Trends in Packaging Part 2

Changes in Consumer Behavior

 

A little more than a decade ago, Procter & Gamble first spoke about what they referred to as the “First Moment of Truth.”  This moment, according to P&G, occurred in the first 3-7 seconds after a shopper encounters a product on a store shelf.  It’s in these precious seconds that brands have the best chance of making buyers out of mere browsers by appealing to their emotions, values, and needs.

 

Prior to The First Moment of Truth, most brands relied heavily on TV, radio and print advertising to influence consumer buying behavior.  Consumers would develop their opinions while viewing these ads, and buying decisions would often be made prior to visiting a retail store.

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However, the research from P&G led to a shift in packaging design, with a greater focus on helping brands stand out amongst the clutter on store shelves.  By the early 2000s, consumers had a much wider variety of media channels, including satellite TV & radio, cable, internet, etc, which combined to cause a steep decline in conventional forms of advertising.  In effect, consumers began to shift their product purchase decisions to the retail environment.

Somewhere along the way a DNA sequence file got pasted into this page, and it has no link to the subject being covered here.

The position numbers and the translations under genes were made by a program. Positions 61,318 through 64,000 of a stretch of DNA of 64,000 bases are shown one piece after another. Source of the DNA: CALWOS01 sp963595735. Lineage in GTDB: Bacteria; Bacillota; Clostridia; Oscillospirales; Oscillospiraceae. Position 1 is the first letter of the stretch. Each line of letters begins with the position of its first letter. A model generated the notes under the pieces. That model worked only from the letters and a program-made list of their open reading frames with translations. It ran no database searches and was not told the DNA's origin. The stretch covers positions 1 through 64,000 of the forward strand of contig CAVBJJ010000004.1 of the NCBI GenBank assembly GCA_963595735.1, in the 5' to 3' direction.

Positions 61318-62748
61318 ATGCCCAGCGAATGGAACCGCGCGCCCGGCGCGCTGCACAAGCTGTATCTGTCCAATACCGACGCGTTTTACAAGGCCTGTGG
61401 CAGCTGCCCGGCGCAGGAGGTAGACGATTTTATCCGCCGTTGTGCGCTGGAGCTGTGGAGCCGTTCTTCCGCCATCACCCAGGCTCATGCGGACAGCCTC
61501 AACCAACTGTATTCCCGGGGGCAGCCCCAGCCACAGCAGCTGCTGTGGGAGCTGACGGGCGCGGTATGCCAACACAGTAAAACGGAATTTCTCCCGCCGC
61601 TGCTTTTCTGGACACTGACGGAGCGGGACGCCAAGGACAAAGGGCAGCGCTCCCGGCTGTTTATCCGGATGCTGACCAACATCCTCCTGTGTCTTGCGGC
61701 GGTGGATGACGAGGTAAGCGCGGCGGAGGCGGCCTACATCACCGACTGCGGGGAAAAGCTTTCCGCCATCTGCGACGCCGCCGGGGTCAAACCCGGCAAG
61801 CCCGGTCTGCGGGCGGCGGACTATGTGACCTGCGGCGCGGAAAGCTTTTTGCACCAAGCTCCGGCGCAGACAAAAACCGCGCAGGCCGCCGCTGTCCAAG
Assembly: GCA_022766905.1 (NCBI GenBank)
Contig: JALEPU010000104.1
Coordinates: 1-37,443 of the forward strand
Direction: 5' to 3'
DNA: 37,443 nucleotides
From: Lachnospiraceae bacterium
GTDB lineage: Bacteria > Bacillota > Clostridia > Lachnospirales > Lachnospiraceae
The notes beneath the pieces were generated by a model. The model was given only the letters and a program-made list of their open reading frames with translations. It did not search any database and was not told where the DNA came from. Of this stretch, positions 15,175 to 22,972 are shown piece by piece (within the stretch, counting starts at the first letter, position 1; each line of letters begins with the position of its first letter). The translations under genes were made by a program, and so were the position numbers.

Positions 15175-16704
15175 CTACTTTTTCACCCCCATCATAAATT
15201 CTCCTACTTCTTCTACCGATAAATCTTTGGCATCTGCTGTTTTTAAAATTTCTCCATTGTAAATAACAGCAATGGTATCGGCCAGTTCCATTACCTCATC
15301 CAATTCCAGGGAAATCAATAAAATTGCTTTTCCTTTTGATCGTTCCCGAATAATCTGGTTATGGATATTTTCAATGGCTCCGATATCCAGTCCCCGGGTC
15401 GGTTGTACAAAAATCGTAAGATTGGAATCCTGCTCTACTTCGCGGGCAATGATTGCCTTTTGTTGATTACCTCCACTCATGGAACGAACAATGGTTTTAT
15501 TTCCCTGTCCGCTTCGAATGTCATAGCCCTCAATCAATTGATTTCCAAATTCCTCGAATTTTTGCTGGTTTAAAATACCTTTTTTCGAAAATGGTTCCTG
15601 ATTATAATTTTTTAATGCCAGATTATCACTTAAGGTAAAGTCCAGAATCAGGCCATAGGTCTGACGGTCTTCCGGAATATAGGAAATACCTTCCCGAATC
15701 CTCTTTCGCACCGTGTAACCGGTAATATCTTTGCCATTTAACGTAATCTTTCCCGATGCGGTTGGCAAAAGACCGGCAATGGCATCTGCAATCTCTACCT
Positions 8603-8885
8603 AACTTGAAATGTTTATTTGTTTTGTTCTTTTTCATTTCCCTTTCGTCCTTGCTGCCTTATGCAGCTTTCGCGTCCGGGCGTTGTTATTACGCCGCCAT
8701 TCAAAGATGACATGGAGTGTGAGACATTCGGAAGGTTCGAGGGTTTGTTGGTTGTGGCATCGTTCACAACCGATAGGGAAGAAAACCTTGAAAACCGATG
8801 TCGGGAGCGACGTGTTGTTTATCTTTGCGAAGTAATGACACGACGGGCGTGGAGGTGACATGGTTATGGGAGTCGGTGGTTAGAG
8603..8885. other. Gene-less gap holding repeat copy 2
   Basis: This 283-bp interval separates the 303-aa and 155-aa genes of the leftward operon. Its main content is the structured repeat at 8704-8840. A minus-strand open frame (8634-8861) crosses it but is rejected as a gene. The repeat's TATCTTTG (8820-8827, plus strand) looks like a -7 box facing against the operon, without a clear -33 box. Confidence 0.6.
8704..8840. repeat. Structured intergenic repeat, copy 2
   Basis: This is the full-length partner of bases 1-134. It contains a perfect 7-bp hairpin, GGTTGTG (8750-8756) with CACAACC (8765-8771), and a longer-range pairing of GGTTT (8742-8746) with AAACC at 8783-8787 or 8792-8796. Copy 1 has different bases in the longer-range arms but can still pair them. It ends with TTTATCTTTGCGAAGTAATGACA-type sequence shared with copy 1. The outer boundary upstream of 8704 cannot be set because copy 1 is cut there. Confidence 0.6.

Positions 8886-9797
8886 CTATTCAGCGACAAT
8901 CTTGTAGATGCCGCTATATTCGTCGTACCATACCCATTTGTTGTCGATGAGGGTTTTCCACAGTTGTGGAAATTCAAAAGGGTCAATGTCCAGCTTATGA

About 5 years ago, Google coined the term “Zero Moment of Truth,” pointing to overwhelming research that the typical consumer now goes online to gather information regarding a potential purchase.  In fact, according to Google, 88% of consumers in the U.S. perform online research prior to buying a product. However, in this scenario, the purchases are often completed online rather than in a physical retail store.

 

This further shift in consumer behavior means virtual ads and online content often provide the first (and only) brand experience for shoppers.   To serve the needs of this latest generation of consumers, retailers and brand managers are, once again, evolving their approach to the marketplace. 

 

To be continued….

 

 

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